Illuminations on Byzantine Chant

Three Illuminations on Byzantine Chant (2021)
This work represents over twenty years of creative collaboration with my dear friend Victoria Bond. Chanting in Orthodox churches for the last quarter of a century, I wanted to select byzantine hymns that reflected the wide emotional range and spiritual message of Orthodox Christianity. I’m thrilled with the final result and excited to give the world premiere tonight here at Symphony Space on Victoria’s beloved series Cutting Edge Concerts.
Potirion Sotiriu (1999)
The idea for the Potirion Sotiriu began as a fragile melody I sung for Victoria, on a foggy hillside in the Czech city of Zlin. I was recording Victoria’s first piano concerto “Black Light” and we were on our way to a recording session where I related my ecstatic experiences chanting in the Greek Orthodox Church. She asked me to sing one of my favorite melodies and I sang the communion hymn Potirion Sotiriu, “The Cup of Salvation,” which is sung on the feasts of the Theotokos. Victoria was moved by the hymn and thus began her exploration into the mystical world of Byzantine chant.
The work begins with a beautifully voiced statement of the original melody in its entirety and then goes through a fascinating journey and discovery of the various components of the chant. In a loosely constructed set of variations, the work concludes with an exciting coda revealing the innate power of the chant itself. Potirion was eventually transformed by Victoria into the piano concerto “Ancient Keys” which I recorded on my second volume of American Piano Concertos released on the Albany label in 2006.
Simeron Kremate (2019)
Simeron Kremate was written in the fall of 2018/spring of 2019 and is based on the Greek Orthodox crucifixion chant from the Holy Thursday service chanted during Orthodox Holy Week. Its opening five-note melody in the plagal of the second mode features the augmented seconds that are characteristic of this musically compelling mode. The text “Simeron kremate” opens the hymn emphasizing the liturgical truth that “today” (simeron), we mystically participate in this great act of love from the past thereby making the past eternally present. Victoria also decided to incorporate a Jewish Passover chant “Tal” (dew) whose opening melody bears an uncanny similarity to the opening of the Greek chant. This Jewish prayer for the blessing of dew is sung on the first day of Passover, the date of which the Greek Orthodox always consider for the timing of their own celebration of Pascha, the Greek word for “Passover.” Just as the Jewish community liturgically asks God for the gift of dew, so the Greek Orthodox community contemplates the gift of God in Christ, who today is suspended on a cross. The work opens with the traditional apichima of the plagal of the second mode which aurally establishes the musical atmosphere of the mode. Victoria follows this with a Jewish style cantillation (based on the cantillation of the great cantor Yosele Rosenblatt) which leads to the first statement of the “Simeron” chant. These opening notes are then developed in multiple ways before the intimate entry of the “Tal” melody. The work concludes with a ‘tranquillo’ passage of rare beauty ingeniously combining both themes. The work ends tentatively and unresolved as the opening notes of the chant dissipate into eternity. The work was jointly commissioned by the Hixson-Lied College of Fine and Performing Arts at the University of Nebraska and the Soli Deo Gloria Music Foundation in Chicago.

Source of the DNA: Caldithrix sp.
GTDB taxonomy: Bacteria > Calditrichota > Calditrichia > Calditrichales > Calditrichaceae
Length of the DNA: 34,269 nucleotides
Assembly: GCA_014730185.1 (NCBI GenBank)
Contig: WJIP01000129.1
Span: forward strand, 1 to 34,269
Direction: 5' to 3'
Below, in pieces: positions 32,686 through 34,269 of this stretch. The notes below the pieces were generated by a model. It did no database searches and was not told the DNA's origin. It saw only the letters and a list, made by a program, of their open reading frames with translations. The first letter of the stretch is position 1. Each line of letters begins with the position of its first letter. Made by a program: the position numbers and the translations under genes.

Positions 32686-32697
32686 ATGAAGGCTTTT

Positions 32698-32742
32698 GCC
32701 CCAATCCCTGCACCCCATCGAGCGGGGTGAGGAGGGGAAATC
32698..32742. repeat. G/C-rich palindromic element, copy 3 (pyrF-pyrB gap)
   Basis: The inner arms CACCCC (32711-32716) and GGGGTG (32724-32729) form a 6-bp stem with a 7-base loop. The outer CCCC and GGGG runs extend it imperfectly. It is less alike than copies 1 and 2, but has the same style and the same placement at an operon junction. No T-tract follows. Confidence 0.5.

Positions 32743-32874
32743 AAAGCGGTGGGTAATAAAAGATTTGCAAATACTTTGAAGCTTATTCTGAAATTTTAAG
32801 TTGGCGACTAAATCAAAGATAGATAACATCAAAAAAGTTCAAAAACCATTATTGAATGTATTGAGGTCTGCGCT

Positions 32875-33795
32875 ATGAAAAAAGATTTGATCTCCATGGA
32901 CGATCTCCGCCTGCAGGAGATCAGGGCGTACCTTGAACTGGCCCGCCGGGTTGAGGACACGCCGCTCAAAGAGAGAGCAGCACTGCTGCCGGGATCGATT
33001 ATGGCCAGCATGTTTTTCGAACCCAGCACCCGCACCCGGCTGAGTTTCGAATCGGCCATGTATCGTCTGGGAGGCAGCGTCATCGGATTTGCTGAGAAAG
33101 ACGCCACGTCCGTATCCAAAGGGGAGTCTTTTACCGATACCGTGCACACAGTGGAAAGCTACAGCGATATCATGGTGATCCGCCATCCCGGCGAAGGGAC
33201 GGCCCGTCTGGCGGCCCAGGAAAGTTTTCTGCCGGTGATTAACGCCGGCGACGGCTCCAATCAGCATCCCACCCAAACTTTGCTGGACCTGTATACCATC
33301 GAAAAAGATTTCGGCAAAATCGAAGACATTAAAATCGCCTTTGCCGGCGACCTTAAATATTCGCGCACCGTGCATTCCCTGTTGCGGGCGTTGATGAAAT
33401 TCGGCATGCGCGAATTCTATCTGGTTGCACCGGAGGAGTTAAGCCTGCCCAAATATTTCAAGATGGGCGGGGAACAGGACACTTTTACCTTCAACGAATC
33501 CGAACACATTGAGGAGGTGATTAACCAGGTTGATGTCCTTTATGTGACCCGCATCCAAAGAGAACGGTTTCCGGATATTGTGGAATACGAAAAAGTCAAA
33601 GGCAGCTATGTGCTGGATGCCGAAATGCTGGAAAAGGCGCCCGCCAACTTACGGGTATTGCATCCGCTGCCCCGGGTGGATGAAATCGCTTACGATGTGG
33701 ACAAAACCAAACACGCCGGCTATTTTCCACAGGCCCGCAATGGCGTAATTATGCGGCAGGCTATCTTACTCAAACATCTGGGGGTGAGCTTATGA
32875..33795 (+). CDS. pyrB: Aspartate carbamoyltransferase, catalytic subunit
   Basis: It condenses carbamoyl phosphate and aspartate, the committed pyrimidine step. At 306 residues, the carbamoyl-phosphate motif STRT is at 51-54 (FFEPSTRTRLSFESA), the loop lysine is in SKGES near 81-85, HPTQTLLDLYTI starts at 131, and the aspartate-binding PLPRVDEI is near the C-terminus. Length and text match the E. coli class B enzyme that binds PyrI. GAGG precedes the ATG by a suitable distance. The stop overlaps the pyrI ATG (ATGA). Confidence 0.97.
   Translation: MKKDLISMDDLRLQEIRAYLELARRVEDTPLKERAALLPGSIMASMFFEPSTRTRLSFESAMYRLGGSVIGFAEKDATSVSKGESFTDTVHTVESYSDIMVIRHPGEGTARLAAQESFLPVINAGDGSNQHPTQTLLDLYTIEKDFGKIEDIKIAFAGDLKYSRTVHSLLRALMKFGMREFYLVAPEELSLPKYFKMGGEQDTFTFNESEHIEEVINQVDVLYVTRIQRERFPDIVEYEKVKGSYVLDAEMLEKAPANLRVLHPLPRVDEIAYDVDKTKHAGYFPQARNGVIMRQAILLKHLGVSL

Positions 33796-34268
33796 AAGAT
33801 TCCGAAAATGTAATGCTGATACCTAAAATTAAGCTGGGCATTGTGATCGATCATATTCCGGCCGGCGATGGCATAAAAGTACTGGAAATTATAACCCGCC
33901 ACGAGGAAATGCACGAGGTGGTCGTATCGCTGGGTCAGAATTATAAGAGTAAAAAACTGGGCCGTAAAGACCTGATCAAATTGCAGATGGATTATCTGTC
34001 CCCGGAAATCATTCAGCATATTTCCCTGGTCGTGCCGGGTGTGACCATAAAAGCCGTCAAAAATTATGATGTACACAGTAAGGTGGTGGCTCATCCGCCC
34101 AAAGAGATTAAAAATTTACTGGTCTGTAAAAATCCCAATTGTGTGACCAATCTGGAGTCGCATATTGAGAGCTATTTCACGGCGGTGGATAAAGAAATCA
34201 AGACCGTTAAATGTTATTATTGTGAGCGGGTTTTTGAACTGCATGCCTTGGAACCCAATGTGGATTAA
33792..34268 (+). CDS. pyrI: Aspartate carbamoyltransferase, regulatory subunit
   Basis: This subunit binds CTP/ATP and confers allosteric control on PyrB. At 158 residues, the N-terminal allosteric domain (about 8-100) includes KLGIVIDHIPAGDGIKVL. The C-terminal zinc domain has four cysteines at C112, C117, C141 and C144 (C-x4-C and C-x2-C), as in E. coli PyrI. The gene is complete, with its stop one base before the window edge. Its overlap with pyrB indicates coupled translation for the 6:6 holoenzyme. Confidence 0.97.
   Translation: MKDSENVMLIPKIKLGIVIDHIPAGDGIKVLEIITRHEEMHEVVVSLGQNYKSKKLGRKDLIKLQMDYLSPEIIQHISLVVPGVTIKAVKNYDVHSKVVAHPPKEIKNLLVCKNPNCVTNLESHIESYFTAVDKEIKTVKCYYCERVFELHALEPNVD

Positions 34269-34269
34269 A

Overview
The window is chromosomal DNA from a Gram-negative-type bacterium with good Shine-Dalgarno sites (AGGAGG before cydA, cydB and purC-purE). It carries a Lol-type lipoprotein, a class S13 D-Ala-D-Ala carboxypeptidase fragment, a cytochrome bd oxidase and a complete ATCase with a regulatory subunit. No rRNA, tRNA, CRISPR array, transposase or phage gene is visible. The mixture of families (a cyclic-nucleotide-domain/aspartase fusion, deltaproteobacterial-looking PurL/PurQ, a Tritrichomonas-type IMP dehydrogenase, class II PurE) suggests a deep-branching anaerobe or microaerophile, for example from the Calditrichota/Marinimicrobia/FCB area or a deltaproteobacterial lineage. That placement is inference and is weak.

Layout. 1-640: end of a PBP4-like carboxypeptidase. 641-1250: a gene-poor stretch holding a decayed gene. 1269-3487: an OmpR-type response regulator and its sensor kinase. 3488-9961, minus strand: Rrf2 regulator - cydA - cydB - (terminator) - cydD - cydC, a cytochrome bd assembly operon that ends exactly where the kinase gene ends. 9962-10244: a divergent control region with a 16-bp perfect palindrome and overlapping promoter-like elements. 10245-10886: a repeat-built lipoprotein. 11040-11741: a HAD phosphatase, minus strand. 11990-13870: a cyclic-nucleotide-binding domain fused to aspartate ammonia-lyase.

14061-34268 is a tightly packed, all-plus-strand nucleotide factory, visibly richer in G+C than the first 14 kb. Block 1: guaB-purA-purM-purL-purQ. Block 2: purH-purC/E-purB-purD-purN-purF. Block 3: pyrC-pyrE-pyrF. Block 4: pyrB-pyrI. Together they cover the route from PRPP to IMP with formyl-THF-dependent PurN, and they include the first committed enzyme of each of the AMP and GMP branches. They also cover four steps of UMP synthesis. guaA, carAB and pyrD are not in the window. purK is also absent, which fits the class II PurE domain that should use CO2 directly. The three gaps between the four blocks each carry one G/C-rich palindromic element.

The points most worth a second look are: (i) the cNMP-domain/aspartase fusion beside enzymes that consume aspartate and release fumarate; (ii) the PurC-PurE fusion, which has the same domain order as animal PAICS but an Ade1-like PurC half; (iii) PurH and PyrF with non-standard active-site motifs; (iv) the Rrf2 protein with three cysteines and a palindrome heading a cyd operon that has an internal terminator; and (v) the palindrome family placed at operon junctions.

Σήμερον Κρεμάται (Today is Suspended)
From the Matins Service of Holy Friday (celebrated on Thursday evening)
Today, He who suspended the earth on the waters is suspended on a cross. 3x
The King of the Angels wears a crown of thorns.
He who wraps the sky in clouds is wrapped in a fake purple robe.
He who freed Adam in the Jordan accepts to be slapped.
The Bridegroom of the Church is fixed with nails to the cross.
The Son of the virgin is pierced with a spear.
We worship Your Passion, O Christ. 3x
Show us also Your glorious Resurrection.

Enite ton Kyrion (2021)
Enite ton Kyrion was written in 2021 as the final movement of Victoria’s byzantine trilogy Three Illuminations on Byzantine Chant. When I commissioned the work which was funded by the Hixson Lied College of Fine and Performing Arts at the University of Nebraska-Lincoln, I wanted this final movement to be a musical expression of divine love. I selected the Sunday communion hymn Enite ton Kyrion, “Praise the Lord” from Psalm 148.

Praise the Lord from the heavens, praise Him in the highest.

Sung in the plagal of the fourth mode, the melody is a simple diatonic expression of love sung in the Divine Liturgy just before the faithful come forward to receive Holy Communion, the mystical joining of humanity with God, the ultimate expression of divine love. I told Victoria early in the process that I envisioned this final movement to be similar to the final movement of Schumann’s glorious Fantasie which after the emotional intensity of the first and second movements begins slowly as various keys are beautifully and meditatively explored. Victoria’s work did not disappoint! Enite begins actually as the resolution of the previous work Simeron Kremate which left the final e-flat of the Simeron chant unresolved until the first note of Enite! Fragments of the melody emerge as she explores several different keys and colors before a complete statement in C major is presented in canon. In a beautiful expression of musical cyclicism, both Potirion and Simeron return effectively preparing the final statement of the Enite theme. Preceded by a most exciting dominant prologation, the Enite theme returns with an exultant and ecstatic tintinnabulation with giant bells booming in the bass. The entire melody is presented in canon and then slowly dissipates into an ineffable expression of love.

Posted: Nov-16-2022
Back to List
Back to Top